Four years ago, I looked at adventure games with wide-eyed optimism. After over a decade of struggle, it seemed like the genre that first made me a PC gamer was making a comeback. Between the countless AGS games from indie developers, Telltale’s resurrection of Sam & Max and Monkey Island, and triple-A successes like LA Noire, it looked like players and publishers had faith in adventure games again.
This was before Kickstarter, even before Telltale’s The Walking Dead, but the future was already looking surprisingly bright after years of agonising lack of interest. I may have even used the phrase “adventure game renaissance” a couple of times, making a fool of myself in front of everyone.
Now it’s 2016 and it almost looks like we’ve managed to arrive in the best possible future; one that couldn’t have been imagined a decade ago. We’re swimming in a sea of new adventures, spoiled with variety… but all is not well. It’s a tumultuous ocean, and modern adventure games are struggling with an identity crisis and an image problem.
Over the last few years, adventure games have evolved faster and more dramatically than perhaps any other genre. The once dominant point-and-click adventures remain, but they now share space with story-driven episodics that swap out traditional puzzles for moral conundrums; surreal, psychological explorations; and so-called walking simulators. It’s now as broad as a term can be.
The transformation of the genre can most clearly be seen through Telltale’s evolution. In early 2012, they were still making puzzle-laden adventure games that were, mostly, direct continuations of classics. They were generally well received, but also firmly rooted in the past. Then came The Walking Dead. The very first episode was unusual. The focus on relationships and choice-filled dialogue was intriguing, but the puzzles, the few of them that existed, were horrifically trite and stupidly simple. Eventually, puzzles were almost thrown out entirely, as Telltale poured all their efforts into agonising decisions and ethical quandaries. And in the years following, they’ve stuck to that formula.
We’re used to it now, but not all that long ago it was sort of a big deal to make an adventure game absent puzzles. It was an even bigger deal to make one without puzzles that was still extremely engaging. It was bizarre, really. Here was a studio with a legacy that went back to the heyday of LucasArts saying, “We don’t need puzzles anymore.” The blueprint was completely rewritten.
It should have been great for adventure games. In the ‘80s and early ‘90s, they drove PC tech and pushed gaming forward by developing new ways to interact with digital worlds. The genre that is now so often considered ‘retro’ or ‘old school’ was once considered experimental and innovative. The Walking Dead, then, was continuing this tradition of giving gamers new experiences. Somewhere along the line, however, Telltale started to distance themselves from the genre.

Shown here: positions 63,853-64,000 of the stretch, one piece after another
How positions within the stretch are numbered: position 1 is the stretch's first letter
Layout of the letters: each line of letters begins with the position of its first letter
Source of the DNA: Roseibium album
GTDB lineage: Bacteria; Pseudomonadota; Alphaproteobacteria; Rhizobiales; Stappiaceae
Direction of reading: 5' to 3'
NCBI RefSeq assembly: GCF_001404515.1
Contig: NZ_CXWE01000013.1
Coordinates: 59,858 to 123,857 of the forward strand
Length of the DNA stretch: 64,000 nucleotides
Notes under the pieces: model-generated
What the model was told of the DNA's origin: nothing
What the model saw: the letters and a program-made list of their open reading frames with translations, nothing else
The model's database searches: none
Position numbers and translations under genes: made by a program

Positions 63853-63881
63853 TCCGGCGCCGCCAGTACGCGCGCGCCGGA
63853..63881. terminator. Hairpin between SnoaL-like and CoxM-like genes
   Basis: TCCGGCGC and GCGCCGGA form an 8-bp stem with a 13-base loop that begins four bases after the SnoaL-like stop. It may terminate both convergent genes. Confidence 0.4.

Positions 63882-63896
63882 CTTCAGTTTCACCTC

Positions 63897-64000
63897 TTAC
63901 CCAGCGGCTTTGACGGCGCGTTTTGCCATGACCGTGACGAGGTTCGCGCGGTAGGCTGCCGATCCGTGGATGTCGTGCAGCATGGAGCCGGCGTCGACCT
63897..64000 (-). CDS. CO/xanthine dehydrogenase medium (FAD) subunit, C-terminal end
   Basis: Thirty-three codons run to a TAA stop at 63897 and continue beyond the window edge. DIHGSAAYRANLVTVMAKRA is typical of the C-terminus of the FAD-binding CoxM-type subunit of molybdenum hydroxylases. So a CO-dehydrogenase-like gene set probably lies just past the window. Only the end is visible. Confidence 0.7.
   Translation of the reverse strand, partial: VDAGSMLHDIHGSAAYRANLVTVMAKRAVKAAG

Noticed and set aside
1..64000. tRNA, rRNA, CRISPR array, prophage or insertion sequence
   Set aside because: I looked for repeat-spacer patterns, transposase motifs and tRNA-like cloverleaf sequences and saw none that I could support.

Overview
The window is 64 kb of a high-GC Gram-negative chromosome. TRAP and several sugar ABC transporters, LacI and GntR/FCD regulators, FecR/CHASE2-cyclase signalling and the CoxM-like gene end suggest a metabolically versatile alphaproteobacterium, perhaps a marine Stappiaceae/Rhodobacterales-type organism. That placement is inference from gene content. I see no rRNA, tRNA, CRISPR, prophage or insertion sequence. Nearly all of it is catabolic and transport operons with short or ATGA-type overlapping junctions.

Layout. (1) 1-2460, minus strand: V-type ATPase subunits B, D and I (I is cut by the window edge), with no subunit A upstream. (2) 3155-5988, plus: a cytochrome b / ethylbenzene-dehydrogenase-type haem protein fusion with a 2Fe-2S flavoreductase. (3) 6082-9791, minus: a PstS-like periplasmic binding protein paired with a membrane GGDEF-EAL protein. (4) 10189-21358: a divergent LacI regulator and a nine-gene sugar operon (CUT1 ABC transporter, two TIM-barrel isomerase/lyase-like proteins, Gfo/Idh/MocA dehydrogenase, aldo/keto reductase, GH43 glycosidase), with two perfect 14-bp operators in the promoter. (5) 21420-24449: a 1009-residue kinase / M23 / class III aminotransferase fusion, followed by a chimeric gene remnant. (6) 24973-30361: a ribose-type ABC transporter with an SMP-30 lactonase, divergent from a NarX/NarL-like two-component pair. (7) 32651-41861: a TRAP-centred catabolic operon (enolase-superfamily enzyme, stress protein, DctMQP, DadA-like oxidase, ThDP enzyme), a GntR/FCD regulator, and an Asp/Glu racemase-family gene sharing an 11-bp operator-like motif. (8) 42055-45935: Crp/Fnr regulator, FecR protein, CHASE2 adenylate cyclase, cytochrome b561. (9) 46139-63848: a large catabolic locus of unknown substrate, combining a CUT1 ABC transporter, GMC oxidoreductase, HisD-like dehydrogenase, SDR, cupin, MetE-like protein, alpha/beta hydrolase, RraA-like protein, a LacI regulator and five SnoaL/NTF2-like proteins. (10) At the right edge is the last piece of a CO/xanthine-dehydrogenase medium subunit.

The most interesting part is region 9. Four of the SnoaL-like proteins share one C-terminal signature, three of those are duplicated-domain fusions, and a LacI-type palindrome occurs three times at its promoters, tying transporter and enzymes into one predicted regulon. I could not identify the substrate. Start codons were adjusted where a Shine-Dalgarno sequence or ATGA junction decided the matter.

You’ll see their games described as episodic games or a Telltale Games series, but rarely adventure games – at least not by them. It was almost as if people decided that, no, you couldn’t make an adventure game without proper puzzles, but that’s a very small-minded way to look at the genre that brought us titles like Police Quest, with its simulation of the minutiae of law-enforcement work, or Sherlock Holmes: Consulting Detective, which replaced puzzles with information gathering and witness pestering. It feels like people have forgotten what adventure games can be, and developers are just as culpable. When they do think outside the box, however, they end up taking quite a bit of punishment.
Mentioning a game like Gone Home or Dear Esther is like giving people an open invitation to explain to you that you are not talking about a game. A Snickers bar isn’t a game. My socks aren’t a game. Gone Home most certainly is. But it’s silly to argue, just as there’s no point in debating with someone who thinks that the Earth is flat. Walking sims have the mystery, interactivity and narrative focus of adventure games, but it seems like their lack of puzzles and understated nature have precluded them from being given a spot in the genre. They can have puzzles, of course (see Ether One), but that apparently doesn’t matter. And it’s an awful shame.
Who cares what they’re called? It’s just semantics, right? I am of course going to say no, or this article would end very abruptly. By giving them new labels and saying that they aren’t adventure games, it only feeds into this strange idea that adventure games are archaic and creaky instead of the diverse and experimental games that they’ve always been.
Last year, Wadjet Eye Games released Technobablyon, one of the best adventure games in years. It was a beautiful, smart, creative cyberpunk romp with a strong investigative bent. It was a 2D game with pixel art. Everyone and their mum hailed it as retro. This has become unfortunate shorthand for pixel art adventure games, and it does them a great disservice. It implies that the game deals in nostalgia, and if you don’t have fond memories of adventure games from the ‘80s and ‘90s, then this isn’t for you. But this couldn’t be further from the truth.